The Rising, Ian Tregillis (Orbit 978-0-316-24801-3, $16.99, 534pp, tp) December 2015.
Like The Mechanical, first of Ian Tregillis’s Alchemy Wars trilogy, The Rising deftly interweaves three viewpoints and plotlines, but this sequel raises the stakes in its fantastical North America devoid of Brits and rife with industrial magics. The strained detente between colonies of French Catholics and Dutch Protestants reaches a crisis point when an act of sabotage (shown in book one) triggers a violent response: hot for vengeance, the Dutch invade New France with an army of their mechanical slaves and warriors, the Clakkers.
Early on, as panicked refugees flood into Marseilles-in-the-West from devastated villages, captain of the guard Hugh Longchamp (now with his own plotline) knows the sophistication of Dutch alchemy gives them an overwhelming advantage, but he’s determined to go down fighting. Though the two returning viewpoint characters spend most of this book on very different paths, both explore the nature of pain in a world where magic grips the soul. Berenice, former spymaster for New France, delves into the rigorous structure of Dutch spellcraft, seeking a ‘‘calculus of compulsion’’ – spells that Jax the freed slave knows as ‘‘the agony of geasa.’’ Alone in a far northern wilderness, on a quixotic quest for legendary Queen Mab and the Lost Boys of Neverland, his old traumas lead to deeper questions: would a God who abhors murder ‘‘punish rogue mechanicals like Jax, or only soulful humans? And what of his soldier kin…?’’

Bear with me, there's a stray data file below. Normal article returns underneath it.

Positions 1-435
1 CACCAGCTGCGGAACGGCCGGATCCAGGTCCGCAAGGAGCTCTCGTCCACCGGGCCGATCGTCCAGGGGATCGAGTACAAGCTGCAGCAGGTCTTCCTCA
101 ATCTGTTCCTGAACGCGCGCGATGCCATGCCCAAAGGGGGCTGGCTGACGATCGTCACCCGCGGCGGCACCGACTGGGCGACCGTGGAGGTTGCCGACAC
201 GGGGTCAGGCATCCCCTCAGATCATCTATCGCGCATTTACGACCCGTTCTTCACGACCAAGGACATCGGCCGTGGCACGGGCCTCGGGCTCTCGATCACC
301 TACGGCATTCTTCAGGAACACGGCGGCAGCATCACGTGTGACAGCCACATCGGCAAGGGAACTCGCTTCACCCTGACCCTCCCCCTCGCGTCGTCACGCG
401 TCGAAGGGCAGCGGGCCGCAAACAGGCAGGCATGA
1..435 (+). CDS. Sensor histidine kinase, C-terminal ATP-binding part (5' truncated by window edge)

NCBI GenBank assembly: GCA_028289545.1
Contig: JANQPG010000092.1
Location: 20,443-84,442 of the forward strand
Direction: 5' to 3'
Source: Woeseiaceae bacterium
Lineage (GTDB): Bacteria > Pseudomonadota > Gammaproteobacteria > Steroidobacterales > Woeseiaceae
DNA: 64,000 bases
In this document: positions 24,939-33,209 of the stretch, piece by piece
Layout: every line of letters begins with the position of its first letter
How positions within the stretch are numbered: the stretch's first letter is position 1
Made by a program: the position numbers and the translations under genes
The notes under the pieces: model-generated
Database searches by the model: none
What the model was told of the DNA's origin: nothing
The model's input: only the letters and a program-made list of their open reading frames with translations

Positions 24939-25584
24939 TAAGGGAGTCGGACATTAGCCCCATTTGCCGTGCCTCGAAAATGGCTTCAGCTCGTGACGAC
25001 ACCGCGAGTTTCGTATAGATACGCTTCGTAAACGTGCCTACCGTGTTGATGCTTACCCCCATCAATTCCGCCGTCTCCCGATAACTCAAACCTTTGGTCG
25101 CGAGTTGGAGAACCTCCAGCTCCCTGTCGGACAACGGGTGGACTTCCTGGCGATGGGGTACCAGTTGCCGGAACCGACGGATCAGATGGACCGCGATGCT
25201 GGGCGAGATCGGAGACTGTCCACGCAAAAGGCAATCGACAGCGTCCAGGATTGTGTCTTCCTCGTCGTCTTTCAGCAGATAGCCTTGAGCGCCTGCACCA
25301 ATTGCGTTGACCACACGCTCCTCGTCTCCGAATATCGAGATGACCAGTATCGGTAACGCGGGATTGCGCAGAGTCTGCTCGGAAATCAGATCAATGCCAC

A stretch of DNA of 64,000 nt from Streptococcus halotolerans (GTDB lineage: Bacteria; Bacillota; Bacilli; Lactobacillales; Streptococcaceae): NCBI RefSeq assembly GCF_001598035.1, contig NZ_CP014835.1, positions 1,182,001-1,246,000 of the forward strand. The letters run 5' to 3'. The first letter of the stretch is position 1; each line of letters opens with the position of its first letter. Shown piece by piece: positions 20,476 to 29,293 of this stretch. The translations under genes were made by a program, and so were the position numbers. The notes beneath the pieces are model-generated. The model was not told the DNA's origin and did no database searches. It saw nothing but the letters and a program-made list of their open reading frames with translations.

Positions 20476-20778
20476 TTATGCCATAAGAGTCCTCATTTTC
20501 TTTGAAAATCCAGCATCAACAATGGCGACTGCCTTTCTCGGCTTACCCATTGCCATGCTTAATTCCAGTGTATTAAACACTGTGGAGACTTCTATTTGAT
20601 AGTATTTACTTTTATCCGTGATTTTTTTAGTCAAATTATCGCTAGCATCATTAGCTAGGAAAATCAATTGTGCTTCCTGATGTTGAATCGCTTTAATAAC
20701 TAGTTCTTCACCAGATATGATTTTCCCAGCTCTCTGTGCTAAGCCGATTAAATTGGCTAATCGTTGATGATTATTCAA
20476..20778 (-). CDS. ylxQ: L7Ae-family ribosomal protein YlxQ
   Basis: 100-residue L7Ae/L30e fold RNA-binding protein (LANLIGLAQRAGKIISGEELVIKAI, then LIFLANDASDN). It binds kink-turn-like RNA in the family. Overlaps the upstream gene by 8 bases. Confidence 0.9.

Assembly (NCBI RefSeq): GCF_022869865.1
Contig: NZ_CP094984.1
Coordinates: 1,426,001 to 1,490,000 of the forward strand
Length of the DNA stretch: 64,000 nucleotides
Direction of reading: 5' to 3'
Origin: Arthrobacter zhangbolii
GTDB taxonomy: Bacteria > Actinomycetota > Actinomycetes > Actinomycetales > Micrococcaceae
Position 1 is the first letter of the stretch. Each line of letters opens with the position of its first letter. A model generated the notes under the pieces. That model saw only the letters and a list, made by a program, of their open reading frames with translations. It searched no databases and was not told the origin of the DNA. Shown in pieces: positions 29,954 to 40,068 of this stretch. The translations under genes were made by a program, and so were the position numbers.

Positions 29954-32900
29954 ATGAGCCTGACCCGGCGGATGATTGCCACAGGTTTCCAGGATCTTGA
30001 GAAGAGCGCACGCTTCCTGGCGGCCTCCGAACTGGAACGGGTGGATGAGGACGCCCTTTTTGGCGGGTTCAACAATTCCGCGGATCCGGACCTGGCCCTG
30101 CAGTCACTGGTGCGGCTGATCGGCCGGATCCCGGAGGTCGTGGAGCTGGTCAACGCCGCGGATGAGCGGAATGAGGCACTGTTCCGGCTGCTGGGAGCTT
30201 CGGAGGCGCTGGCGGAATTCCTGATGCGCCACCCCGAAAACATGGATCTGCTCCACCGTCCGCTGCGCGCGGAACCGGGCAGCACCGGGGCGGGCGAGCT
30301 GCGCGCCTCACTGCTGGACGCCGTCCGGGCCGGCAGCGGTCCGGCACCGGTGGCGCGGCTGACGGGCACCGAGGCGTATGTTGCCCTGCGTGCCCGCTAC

If Berenice and Jax can survive their latest ordeals and share their hard-won knowledge, it might change the course of history – in New France and beyond.